Going through the Pain Barrier
Nobody likes pain but its there for a purpose. I am a long time supporter of The Leprosy Mission and one of the things that I’ve discovered about leprosy is that its not normally the disease that results in a persons fingers or toes falling off, it’s the fact that the disease of leprosy stops a person being able to feel pain and so they will unconsciously burn themselves badly and not feel it. The nerve endings have been damaged and so they cannot feel pain at all and the results, more often than not, are the hideous deformities that we now associate with a leper. A leper would love to feel pain because they know that pain is given to us to warn our bodies that something is wrong that needs put right, if possible. Pain is not always a bad thing.
I run marathons. Do you think I feel pain when I run a marathon? You bet I do! A marathon is one of the supreme tests of endurance that average people can undertake. During the run your body uses up all its stores of carbohydrates and other necessary body fuels and then begins to feed off itself – it turns cannibal, if you like. This is painful. As well as that, it is not uncommon to pull a muscle, develop a blister, get a stitch, hurt your joints or any other number of painful ailments. Your body is telling you to stop, this is damaging to it! In this context, pain is your body’s natural way to tell you that you are overdoing it – and of course you are. However, all of us can ‘overdo it’ for a lot longer than we think is possible initially. We can learn to acknowledge the pain and, whilst taking steps to minimise it, we can still run on and on. Mind over matter if you like.
One of the great acts of heroism I ever witnessed was during an Olympic marathon when the Tanzanian representative fell during the race badly injuring himself. He got up and struggled on in obvious pain whilst all the other runners disappeared up the road in front of him. It was demoralising for him but he refused to give up. He struggled on and entered the stadium with only a few people still left in the stands to cheer him home. He finished the race with blood pouring from his leg wound just as they were taking down the finishing line and a television reporter asked why he hadn’t just given up after falling so badly. His response was brilliant. He replied, “My country did not send me here to start a race. They sent me to finish a race!” Too many of us start the race but are not so committed to finishing.
I am firmly convinced that if a couple acknowledge to each other that there will be times of pain then they will be better able to cope with it for a period when it happens. In the western world, we have been brought up with this strange belief that we should never suffer and so, when we inevitably do hit times of suffering, we have not prepared ourselves to handle it properly. I have a friend who lectures on philosophy in universities in many third world countries. He says that one question he is never asked in third world countries is, “Why does God allow suffering?” The reason for this is that suffering is just such a normal part of their lives that they cannot imagine that anyone doesn’t suffer. In fact it’s the suffering that makes them into the people they are. Can you accept that suffering makes you a better person?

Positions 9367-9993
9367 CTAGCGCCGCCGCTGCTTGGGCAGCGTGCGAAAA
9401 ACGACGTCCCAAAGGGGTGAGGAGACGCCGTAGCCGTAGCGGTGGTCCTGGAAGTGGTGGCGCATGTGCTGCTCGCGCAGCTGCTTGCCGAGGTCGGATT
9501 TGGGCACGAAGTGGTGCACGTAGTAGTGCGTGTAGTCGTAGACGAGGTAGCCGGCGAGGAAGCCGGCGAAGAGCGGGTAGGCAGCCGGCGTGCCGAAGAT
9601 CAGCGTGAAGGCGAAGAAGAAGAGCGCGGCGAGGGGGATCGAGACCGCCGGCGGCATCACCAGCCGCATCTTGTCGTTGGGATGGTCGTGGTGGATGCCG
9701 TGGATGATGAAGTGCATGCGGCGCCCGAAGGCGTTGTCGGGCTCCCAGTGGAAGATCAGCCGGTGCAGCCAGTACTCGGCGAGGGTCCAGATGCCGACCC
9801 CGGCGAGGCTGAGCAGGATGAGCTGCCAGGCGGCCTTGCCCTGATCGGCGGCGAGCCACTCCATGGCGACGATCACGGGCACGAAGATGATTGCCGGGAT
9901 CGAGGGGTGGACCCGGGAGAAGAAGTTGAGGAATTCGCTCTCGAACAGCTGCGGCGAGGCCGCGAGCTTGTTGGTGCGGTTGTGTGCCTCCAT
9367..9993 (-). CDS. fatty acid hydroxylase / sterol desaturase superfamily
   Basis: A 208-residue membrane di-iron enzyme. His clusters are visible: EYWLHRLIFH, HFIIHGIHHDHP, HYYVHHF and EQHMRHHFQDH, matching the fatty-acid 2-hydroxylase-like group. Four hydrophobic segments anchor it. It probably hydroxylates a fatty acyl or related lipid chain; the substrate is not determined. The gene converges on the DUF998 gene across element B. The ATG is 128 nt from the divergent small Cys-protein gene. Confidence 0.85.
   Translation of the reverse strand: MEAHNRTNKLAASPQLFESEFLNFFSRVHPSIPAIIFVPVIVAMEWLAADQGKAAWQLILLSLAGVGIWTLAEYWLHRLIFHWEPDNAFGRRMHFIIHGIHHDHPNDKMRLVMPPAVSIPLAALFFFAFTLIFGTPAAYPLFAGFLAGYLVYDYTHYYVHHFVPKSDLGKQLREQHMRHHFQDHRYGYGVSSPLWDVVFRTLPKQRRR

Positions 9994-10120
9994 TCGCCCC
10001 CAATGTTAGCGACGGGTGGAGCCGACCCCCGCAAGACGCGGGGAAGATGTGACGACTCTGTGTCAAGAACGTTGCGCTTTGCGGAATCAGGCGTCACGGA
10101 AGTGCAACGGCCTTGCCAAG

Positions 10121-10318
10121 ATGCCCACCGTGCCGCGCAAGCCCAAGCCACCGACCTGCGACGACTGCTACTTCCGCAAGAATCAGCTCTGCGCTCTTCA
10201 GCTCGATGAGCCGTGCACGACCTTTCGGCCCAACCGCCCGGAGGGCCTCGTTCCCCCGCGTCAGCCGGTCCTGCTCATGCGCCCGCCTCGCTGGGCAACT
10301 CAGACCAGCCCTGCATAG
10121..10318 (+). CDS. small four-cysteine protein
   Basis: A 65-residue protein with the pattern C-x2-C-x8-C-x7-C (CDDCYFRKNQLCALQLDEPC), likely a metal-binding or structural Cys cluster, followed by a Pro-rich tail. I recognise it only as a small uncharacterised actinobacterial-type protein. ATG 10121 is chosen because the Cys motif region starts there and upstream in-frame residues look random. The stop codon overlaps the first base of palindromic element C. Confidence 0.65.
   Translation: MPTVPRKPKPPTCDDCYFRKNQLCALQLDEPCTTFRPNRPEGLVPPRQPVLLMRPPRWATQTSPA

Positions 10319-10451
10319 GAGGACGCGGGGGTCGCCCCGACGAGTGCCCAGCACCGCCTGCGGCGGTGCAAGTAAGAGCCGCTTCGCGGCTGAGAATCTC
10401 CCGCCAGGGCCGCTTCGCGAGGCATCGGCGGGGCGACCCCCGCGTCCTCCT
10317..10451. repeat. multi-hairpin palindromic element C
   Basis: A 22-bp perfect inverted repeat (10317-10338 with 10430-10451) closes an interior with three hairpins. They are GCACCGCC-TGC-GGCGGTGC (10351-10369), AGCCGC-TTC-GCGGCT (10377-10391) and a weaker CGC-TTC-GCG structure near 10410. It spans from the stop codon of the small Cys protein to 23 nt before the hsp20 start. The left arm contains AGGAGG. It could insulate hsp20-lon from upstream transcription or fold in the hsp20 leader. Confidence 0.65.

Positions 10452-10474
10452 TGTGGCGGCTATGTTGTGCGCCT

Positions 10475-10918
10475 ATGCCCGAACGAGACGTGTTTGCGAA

Here are five things we can do when we feel pain in our relationship:-
1. We need to acknowledge that there is pain and try to isolate what is causing it.
As we have said already in regard to the lepers, pain has a purpose. It tells us that something is not right. When we feel pain in our relationship we need to stop and analyse why we are feeling that particular pain. When I was an accountant and had a bit more money at my disposal, one of the things I would do when I felt some pain in my marriage was to throw a bit of money at it. We’d take a holiday, go for a nice meal, buy some new clothes, get our hair done up (well at least my wife would do this). Now, if you’ve got the resources, there is nothing intrinsically wrong with any of these things but we need to be aware that by distracting our minds for a little while from the cause of the pain it doesn’t make the pain go away long term. It only puts a plaster over a wound that needs treatment. However, all we were doing by throwing money at our problems was delaying the inevitable and sooner or later we would have a big argument.